|Publication number||US5513496 A|
|Application number||US 08/372,925|
|Publication date||May 7, 1996|
|Filing date||Jan 17, 1995|
|Priority date||Jun 21, 1994|
|Publication number||08372925, 372925, US 5513496 A, US 5513496A, US-A-5513496, US5513496 A, US5513496A|
|Inventors||Patrick F. Stokes|
|Original Assignee||Stokes; Patrick F.|
|Export Citation||BiBTeX, EndNote, RefMan|
|Patent Citations (20), Referenced by (15), Classifications (21), Legal Events (8)|
|External Links: USPTO, USPTO Assignment, Espacenet|
This is a continuation-in-part of copending application Ser. No. 08/262,979, filed on Jun. 21, 1994 now U.S. Pat. No. 5,421,159.
1. FIELD OF THE INVENTION
The present invention relates to an apparatus for supporting and cooling a beverage container.
2. DESCRIPTION OF THE PRIOR ART
U.S. Pat. No. 5,341,657, issued to James M. Fuller on Aug. 30, 1994, discloses a coolant and beverage container structure. The container structure is configured to complementarily receive and secure a beverage coolant jug in an inverted orientation therewithin.
A container for storing and chilling a beverage is disclosed in U.S. Pat. No. 5,042,258, issued to Shaam P. Sundhar on Aug. 27, 1991. The beverage is held within a removable cup. The cup is in contact with the cooled side of an electrothermal cooler. A power cord enables connection to a supply of electrical power, and a switch is disposed within the power circuit.
A beverage cooler/dispenser is disclosed in U.S. Pat. No. 4,996,847, issued to Melissa Zickler on Mar. 5, 1991. Cooling is provided by a thermoelectric cooling device within the body of the cooler/dispenser in order to cool the beverage container without the inconvenience of replenishing melting ice.
A refrigerated beverage container having an articulated spout is seen in U.S. Pat. No. 4,961,324, issued to Barry S. Allan on Oct. 9, 1990. Chilling is provided by placing a refrigerant in close proximity to a bottle or the like held in the container. The container disclosed herein includes a handle in order to tote the device.
A food receptacle is held in an inverted position in a cooler disclosed in U.S. Pat. No. 4,884,721, issued to Manfred Kirchler on Dec. 5, 1989. The cooler has an internal cavity cooperating in configuration with a can. A Peltier effect cooler is provided to chill the can.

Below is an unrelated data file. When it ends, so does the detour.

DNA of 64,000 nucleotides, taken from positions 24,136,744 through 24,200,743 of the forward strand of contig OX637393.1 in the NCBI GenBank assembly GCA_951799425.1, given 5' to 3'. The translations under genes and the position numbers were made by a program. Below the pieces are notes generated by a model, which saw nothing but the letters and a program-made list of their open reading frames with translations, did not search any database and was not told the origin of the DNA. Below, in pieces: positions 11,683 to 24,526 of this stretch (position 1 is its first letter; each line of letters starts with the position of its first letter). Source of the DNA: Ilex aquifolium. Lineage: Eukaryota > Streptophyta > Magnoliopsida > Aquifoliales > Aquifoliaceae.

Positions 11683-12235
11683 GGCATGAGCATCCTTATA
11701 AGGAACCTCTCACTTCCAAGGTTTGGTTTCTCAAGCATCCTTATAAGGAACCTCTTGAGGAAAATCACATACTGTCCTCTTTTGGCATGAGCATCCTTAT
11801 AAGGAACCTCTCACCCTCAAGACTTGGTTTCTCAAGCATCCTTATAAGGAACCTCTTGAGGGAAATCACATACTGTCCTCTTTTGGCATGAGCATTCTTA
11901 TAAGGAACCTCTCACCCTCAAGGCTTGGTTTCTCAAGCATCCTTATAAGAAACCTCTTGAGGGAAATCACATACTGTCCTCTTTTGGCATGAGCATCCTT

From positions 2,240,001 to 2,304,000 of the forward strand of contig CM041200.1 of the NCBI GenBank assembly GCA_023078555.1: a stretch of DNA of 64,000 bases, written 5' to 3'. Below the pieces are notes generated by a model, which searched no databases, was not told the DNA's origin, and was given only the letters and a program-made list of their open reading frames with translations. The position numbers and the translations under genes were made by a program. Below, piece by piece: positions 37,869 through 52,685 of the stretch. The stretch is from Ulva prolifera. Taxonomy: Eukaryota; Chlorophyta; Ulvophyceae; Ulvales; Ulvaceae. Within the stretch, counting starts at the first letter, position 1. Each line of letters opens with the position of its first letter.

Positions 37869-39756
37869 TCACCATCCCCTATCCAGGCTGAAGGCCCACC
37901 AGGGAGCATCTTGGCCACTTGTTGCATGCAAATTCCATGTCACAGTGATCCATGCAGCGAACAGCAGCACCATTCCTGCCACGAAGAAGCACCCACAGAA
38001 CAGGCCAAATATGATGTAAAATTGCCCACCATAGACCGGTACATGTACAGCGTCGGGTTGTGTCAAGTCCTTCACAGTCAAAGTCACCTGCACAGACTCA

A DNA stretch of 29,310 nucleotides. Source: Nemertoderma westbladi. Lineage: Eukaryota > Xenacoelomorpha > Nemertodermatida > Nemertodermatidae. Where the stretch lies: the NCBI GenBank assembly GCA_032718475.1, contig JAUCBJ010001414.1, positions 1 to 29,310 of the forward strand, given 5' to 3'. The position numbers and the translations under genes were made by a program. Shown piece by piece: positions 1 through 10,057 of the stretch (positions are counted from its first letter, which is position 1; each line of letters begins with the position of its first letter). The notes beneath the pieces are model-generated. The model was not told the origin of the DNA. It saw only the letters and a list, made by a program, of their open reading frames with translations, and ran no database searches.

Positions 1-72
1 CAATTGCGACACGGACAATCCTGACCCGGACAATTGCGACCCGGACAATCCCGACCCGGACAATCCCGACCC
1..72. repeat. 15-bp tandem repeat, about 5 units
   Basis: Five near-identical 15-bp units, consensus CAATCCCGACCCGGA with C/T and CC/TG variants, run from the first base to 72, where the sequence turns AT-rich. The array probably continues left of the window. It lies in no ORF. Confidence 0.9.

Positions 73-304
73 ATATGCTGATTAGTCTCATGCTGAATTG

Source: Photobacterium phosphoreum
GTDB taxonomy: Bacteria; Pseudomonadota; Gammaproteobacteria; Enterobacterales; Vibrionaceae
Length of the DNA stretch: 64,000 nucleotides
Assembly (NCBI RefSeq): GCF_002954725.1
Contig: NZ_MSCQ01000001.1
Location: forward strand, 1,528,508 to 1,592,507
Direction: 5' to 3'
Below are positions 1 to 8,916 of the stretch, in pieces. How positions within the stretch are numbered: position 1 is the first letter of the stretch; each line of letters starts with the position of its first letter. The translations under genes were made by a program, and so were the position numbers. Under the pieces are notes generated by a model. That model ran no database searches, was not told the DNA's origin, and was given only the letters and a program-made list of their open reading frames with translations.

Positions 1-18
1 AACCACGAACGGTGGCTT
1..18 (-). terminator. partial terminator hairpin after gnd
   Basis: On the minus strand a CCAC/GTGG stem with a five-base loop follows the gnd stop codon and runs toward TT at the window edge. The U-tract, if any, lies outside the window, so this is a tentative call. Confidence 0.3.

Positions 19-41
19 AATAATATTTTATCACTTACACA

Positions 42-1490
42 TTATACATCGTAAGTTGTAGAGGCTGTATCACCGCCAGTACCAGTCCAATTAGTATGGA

Another Peltier effect cooler is employed in U.S. Pat. No. 4,681,611, issued to Hal J. Bohner on Jul. 21, 1987. A wine bottle is maintained at a predetermined temperature. In alternative embodiments, the heated side of the Peltier device is cooled by an electrically powered fan and by ice.
A portable beverage cooler/dispenser is disclosed in U.S. Pat. No. 4,320,626, issued to Joseph H. Donnelly on Mar. 23, 1982. An automatic cigarette lighter receptacle is provided in order to make use of the cooler in an automobile.
Another portable beverage cooler/dispenser is disclosed in U.S. Pat. No. 1,634,457, issued to William E. Doughty on Jul. 5, 1927. A threaded connection between the beverage container and the beverage container receptacle in order to positively secure the container within the beverage container receptacle.
German Patent Document No. DE 3,412,556, dated October, 1985, discloses a portable cooler having an insulated chamber for holding a beverage container, and a powered refrigeration system. The refrigeration system may be of the compression cycle type, the Peltier effect type, or a liquid absorption type.
None of the above inventions and patents, taken either singly or in combination, is seen to describe the instant invention as claimed.